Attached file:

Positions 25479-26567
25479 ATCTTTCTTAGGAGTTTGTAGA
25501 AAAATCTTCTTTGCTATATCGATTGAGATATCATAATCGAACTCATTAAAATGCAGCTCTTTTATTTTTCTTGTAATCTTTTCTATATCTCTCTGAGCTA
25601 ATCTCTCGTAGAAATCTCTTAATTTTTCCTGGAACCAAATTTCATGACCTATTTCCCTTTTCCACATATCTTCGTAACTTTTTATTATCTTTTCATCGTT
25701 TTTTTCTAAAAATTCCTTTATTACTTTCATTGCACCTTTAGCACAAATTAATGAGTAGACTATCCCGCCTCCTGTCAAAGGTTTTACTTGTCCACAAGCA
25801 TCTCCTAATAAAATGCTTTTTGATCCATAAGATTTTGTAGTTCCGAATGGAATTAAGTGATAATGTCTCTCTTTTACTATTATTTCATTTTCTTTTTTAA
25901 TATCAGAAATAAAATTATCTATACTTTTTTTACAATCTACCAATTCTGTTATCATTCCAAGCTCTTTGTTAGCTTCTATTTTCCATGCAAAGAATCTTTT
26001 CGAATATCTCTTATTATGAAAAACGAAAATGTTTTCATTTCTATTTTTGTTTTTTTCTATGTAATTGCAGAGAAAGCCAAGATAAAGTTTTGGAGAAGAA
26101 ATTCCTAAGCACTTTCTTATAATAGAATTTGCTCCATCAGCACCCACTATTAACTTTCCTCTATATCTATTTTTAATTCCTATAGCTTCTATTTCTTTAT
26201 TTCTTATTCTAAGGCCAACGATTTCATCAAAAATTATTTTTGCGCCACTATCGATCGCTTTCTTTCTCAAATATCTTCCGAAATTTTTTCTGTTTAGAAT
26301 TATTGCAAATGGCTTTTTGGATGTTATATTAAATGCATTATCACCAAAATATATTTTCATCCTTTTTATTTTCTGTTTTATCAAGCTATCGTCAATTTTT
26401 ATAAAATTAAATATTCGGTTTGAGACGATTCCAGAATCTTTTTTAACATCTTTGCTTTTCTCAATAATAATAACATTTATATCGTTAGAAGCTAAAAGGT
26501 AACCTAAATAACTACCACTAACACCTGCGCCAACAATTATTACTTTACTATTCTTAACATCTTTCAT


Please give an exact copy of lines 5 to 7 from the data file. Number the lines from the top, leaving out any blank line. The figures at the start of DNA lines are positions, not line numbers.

25701 TTTTTCTAAAAATTCCTTTATTACTTTCATTGCACCTTTAGCACAAATTAATGAGTAGACTATCCCGCCTCCTGTCAAAGGTTTTACTTGTCCACAAGCA
25801 TCTCCTAATAAAATGCTTTTTGATCCATAAGATTTTGTAGTTCCGAATGGAATTAAGTGATAATGTCTCTCTTTTACTATTATTTCATTTTCTTTTTTAA
25901 TATCAGAAATAAAATTATCTATACTTTTTTTACAATCTACCAATTCTGTTATCATTCCAAGCTCTTTGTTAGCTTCTATTTTCCATGCAAAGAATCTTTT